By DOUGLAS YOUNG
Competition for jobs is fierce in Southern California’s consolidating banking industry, but that hasn’t stopped the average banking salary from growing by more than 4 percent over the past year.
Those were the findings of a recent report by Russell Stephens Inc., a downtown L.A.-based executive placement firm that surveyed more than 3,000 Southern California financial institutions.
This year’s Stephens survey found that the average salary at Southern California institutions grew 4.04 percent in 1996. That overall increase masked bigger pay raises for certain job categories and smaller raises for others, according to Stephens and other compensation experts.
Specifically, entry-level banking executives saw their compensation grow at a faster rate than their upper-echelon counterparts. Bankers with specialized skills especially in sales and technology saw their pay grow more than generalists.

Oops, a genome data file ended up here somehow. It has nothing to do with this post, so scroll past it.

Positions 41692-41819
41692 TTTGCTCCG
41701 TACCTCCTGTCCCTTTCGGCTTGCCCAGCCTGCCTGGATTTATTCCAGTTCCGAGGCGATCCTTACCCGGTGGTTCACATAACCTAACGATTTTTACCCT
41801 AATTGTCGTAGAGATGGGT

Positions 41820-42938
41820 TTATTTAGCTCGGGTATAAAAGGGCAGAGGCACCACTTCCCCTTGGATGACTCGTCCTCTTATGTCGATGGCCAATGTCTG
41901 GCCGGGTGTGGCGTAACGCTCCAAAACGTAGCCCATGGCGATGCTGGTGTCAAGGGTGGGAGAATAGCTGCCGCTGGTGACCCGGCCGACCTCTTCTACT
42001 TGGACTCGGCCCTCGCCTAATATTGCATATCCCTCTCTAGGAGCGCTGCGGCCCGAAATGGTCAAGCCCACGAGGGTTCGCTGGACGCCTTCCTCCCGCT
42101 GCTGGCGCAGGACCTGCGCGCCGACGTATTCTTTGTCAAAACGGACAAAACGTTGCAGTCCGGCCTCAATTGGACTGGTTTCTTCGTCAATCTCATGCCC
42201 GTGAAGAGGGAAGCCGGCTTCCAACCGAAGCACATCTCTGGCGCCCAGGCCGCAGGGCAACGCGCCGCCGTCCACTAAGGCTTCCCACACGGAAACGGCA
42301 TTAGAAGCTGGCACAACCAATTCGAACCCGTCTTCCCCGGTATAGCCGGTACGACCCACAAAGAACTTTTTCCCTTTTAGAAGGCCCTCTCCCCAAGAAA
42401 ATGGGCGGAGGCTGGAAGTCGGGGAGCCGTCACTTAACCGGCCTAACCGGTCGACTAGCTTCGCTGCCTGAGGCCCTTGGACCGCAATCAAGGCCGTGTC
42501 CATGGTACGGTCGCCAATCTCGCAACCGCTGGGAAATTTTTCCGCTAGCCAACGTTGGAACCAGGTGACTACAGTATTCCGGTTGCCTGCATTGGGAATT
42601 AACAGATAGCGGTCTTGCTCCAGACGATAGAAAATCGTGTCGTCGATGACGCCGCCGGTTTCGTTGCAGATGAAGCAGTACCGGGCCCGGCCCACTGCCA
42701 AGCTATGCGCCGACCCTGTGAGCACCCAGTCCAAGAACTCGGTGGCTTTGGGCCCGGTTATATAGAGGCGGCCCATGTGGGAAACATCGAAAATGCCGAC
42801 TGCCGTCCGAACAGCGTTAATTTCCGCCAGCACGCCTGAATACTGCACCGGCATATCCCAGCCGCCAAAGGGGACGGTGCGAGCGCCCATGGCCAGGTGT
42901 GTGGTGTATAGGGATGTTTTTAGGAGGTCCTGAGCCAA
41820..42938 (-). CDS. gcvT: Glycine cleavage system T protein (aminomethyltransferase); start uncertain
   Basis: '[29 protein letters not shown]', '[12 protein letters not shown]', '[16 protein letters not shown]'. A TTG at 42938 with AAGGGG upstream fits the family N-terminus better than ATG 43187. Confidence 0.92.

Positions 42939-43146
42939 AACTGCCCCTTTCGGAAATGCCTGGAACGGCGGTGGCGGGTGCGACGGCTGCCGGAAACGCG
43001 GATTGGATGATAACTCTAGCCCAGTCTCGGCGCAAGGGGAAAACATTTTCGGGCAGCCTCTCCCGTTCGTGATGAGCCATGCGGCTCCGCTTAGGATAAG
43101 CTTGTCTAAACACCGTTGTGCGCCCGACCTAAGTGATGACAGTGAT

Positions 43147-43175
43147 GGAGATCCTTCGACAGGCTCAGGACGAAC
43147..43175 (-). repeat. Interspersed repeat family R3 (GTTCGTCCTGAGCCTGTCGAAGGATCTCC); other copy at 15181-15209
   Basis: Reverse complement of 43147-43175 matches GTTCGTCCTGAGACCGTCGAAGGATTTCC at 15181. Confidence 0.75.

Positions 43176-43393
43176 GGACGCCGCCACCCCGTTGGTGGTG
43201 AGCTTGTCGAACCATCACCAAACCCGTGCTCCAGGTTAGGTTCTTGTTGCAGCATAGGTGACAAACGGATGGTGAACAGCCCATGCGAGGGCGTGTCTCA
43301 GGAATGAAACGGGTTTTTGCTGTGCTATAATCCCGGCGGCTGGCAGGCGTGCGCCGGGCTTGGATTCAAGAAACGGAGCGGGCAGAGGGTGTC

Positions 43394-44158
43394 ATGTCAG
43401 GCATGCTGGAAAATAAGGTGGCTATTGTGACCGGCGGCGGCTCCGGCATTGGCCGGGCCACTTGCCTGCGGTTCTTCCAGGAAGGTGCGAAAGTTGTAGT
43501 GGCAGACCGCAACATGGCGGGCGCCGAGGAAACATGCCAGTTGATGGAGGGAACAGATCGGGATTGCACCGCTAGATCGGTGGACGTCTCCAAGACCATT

Those getting some of the lowest pay raises were branch-based generalists, reflecting the industry’s movement away from branch-based banking.
On a broader level, compensation experts also noted that the most recent pay increases for bankers are roughly comparable to those for other industries.
“In terms of salary surveys, we’re seeing general industry salaries up 4 percent. That’s because some groups (such as banking) are recruiting across industries, and employers have to offer comparable salaries,” said David Leach, executive vice president and head of the executive compensation consulting practice at Compensation Resource Group Inc. in Pasadena.
Two of the biggest job groups migrating between banking and other industries and two of the hottest groups in banking these days are people who work in sales and technology, said Carl Miller, managing director of Russell Stephens.
Another major group enjoying healthy pay increases, according to the recent survey, is junior banking employees, Miller added.
He attributed that to a recent scale-back or elimination of in-house training programs at many banks, which has led to a shortage of qualified junior bankers in Southern California.